Some students often feel that the sex they were born as differs from the gender they feel on the inside. Some students often struggle with changing their physical appearance to match how they feel. Two SRU students decided to transition to make themselves feel the same on the inside and outside.
Sophomore psychology major and trans-man, Morgan Scott said when he was younger, he was the basic tom boy.
“I had Legos, Ninja Turtles, Yu-Gi-Oh cards and Pokémon cards,” Scott said. “I really didn’t have anything feminine at all. I refused dresses as soon as I was knowledgable of it.”
Scott said to him, being female just didn’t feel right. He said he wasn’t feminine at all, but he wasn’t over-the-top masculine at the time either because he had to hide it until he figured out that he was transgender.
In order to receive top surgery to remove his breasts, Scott said he started a GoFundMe page. GoFundMe is a fundraising website used to raise money online. Scott said a GoFundMe page was his absolute last decision.
“I didn’t want to do it because the top surgery that I had was $8,000,” Scott said. “We tried to reach out to my insurance to see what they would do, but they only covered hormone therapy and counseling, not any surgeries. So, my parents thought about GoFundMe.”
Scott said he didn’t want to return to college until he had the top surgery. Since Scott said his parents didn’t want him to stop school, they dipped into their line of credit. Scott said he has to pay his parents back half of the $8,000 throughout the next few years.
Scott said now, he feels a lot better because the United States have passed a lot more laws involving the LGBT community. Scott also said he’s not as terrified to use the bathrooms anymore.
“In here (Smith Student Center,) I’ll use the gender neutral restrooms, but in buildings like Spotts, I’ll use the men’s restroom.”
Scott said if he would want students to know anything about his transition, it’s that he’s transitioning not just because he wants to, he’s transitioning because he needs to.
“It’s not just like I just decided one day to switch my gender,” Scott said.
Sophomore public relations major and trans-woman GiGi, who asked that her last name be withheld, said when she was younger, she would always play with Barbie dolls, but she would also play with Power Rangers as well. She said she was always interested in girly things, but that she also liked weird and creepy things, like Goosebumps. GiGi said she started to feel different in middle school.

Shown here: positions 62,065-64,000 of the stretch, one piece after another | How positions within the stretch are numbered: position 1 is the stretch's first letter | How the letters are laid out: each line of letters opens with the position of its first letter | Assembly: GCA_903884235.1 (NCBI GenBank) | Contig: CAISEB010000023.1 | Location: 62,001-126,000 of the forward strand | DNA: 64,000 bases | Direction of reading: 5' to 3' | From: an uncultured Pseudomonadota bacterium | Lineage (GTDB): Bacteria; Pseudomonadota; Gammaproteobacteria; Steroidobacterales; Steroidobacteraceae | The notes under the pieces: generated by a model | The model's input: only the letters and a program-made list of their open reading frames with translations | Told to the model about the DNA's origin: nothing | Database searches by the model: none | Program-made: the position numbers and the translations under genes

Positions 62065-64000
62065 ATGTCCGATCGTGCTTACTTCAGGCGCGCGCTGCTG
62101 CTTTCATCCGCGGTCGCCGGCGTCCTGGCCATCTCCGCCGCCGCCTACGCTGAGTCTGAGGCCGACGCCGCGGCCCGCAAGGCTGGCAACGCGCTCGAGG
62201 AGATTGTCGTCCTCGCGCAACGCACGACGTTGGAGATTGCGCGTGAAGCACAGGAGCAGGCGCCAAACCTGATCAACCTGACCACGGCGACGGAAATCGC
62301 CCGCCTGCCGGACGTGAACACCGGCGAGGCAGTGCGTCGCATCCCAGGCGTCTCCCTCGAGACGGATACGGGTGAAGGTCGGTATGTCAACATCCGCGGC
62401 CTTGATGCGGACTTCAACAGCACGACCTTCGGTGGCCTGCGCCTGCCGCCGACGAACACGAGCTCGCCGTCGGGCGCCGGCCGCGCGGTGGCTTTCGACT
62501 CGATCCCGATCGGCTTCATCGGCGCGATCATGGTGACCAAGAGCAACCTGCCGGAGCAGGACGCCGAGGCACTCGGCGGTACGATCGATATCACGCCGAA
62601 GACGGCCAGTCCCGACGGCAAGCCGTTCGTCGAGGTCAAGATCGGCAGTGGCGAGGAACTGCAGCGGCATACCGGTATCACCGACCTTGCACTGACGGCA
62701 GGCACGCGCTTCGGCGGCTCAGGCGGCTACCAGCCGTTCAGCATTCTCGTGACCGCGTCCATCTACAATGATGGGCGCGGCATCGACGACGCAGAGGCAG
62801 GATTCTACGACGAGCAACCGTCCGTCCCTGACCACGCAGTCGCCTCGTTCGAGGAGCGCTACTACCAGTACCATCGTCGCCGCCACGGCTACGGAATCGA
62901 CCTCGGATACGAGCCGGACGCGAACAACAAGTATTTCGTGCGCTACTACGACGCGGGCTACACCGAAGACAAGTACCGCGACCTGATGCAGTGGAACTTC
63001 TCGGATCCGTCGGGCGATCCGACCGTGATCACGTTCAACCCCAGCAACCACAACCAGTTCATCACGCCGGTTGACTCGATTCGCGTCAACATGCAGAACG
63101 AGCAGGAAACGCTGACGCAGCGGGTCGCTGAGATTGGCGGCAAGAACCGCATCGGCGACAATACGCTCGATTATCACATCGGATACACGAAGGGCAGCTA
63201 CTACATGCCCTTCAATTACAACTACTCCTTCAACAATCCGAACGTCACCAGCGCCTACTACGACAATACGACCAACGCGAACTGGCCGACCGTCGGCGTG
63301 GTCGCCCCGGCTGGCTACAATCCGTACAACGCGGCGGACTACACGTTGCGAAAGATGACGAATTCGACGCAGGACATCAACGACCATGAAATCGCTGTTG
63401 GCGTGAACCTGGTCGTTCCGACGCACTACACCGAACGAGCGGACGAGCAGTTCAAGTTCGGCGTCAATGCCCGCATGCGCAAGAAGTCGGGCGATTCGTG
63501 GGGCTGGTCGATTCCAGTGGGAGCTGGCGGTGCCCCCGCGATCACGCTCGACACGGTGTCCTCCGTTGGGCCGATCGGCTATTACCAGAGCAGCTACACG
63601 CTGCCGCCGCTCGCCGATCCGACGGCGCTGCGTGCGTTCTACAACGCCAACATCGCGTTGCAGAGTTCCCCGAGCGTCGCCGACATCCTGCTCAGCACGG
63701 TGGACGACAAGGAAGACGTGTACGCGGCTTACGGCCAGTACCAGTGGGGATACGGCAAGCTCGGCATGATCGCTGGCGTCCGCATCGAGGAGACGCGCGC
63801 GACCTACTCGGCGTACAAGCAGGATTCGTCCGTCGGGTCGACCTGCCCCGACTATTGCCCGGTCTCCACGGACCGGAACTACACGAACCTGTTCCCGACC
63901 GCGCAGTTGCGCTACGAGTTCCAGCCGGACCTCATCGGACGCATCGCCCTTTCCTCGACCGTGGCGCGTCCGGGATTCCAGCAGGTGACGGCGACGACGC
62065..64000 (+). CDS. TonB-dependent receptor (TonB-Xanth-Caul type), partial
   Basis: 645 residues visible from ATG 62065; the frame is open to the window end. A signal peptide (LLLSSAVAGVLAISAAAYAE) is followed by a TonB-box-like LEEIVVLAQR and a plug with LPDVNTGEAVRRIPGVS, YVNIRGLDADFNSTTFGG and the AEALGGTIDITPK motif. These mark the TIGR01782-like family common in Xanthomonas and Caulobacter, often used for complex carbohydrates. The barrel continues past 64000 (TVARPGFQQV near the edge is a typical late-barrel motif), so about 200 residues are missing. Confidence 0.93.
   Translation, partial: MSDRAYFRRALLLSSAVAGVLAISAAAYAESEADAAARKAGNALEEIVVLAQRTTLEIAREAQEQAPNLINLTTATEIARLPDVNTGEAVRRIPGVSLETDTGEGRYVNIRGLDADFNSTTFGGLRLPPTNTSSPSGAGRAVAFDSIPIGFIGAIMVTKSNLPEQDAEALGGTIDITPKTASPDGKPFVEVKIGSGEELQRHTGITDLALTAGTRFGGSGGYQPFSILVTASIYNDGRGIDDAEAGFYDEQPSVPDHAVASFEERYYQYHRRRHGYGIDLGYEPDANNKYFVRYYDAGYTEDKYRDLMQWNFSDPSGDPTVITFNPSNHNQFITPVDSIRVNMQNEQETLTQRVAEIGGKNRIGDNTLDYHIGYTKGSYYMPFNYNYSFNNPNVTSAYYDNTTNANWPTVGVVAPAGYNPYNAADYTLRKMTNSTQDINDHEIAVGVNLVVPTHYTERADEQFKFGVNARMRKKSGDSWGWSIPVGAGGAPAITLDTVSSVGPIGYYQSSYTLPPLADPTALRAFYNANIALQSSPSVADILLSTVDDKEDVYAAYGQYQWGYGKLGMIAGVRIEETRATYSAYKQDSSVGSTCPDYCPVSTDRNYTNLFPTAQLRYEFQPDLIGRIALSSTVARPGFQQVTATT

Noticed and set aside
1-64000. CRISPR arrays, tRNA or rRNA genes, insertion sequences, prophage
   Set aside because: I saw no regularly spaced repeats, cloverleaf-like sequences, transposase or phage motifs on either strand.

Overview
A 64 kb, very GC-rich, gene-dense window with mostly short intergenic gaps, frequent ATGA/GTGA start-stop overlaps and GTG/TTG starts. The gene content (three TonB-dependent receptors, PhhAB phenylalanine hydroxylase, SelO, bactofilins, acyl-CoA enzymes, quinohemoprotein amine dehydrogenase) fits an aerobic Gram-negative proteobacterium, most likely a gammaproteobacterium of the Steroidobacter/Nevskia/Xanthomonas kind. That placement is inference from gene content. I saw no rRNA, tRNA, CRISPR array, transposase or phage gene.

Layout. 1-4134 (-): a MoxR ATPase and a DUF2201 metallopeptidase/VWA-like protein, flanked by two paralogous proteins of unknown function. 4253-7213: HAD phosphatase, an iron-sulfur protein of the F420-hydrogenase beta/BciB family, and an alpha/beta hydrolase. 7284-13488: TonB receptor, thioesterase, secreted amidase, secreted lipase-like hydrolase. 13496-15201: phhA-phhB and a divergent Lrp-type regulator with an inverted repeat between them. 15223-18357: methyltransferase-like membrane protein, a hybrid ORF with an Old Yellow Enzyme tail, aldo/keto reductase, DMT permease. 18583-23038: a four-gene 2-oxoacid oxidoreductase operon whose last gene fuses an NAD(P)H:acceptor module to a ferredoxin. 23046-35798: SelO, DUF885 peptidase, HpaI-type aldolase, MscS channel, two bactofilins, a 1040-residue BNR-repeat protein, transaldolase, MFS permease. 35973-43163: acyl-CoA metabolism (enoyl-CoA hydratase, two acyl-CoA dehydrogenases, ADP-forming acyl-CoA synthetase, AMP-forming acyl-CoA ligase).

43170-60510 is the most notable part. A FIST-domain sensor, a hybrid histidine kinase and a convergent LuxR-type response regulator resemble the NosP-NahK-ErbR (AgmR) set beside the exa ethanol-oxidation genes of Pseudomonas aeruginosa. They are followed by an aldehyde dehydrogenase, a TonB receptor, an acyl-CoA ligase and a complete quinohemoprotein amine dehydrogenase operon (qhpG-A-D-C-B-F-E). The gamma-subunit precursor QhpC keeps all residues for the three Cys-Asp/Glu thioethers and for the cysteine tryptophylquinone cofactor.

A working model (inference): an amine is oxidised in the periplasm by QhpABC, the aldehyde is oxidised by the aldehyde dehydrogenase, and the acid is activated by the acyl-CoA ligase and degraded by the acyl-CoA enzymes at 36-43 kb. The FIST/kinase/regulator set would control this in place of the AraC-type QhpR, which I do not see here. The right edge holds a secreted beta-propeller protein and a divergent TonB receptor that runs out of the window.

She said she didn’t know there was a term for being transgender until she saw the YouTuber, Gigi Gorgeous.
Gorgeous is a trans-woman who makes daily videos on YouTube for her viewers.
“I was learning from her and I was like, ‘oh my goodness, this is me,’” GiGi said.
GiGi said her moods vary from day to day.
“You have your good days and you have your bad days,” GiGi said. “The good days are really, really good, so the bad days are worth the good days because the good outweighs the bad. It’s a struggle, but everyone in life has their own struggle, and this just happens to be my struggle.”
Transitioning isn’t just about the physical changes that a person goes through, but the mental changes as well, GiGi said. She said the mental transition is a lot harder than the physical transition.
“Although the physical transitions are a lot more expensive, the mental transition is like a war,” she said.
GiGi is also well known on Twitter for getting into an altercation with entertainment blogger, Perez Hilton. She said the argument occurred because Hilton was being negative to people online.
“For someone who is in the LGBT community and for Perez Hilton to be a gay man, and to be as openly mean as he is to other people, I just think that’s awful because you’re in a community yourself that is undermined and the bottom dogs,” she said. “So, I just let him know about himself in about ten different tweets, and I said a lot of bad thing to Perez, he said some bad things back, and then he blocked me”
GiGi said by being transgender, most people feel that it is an open invitation to come up and touch her, which isn’t true.
“My favorite one is when people are like, ‘oh my goodness, I never knew you were transgender until my friend told me; can I get a picture?’”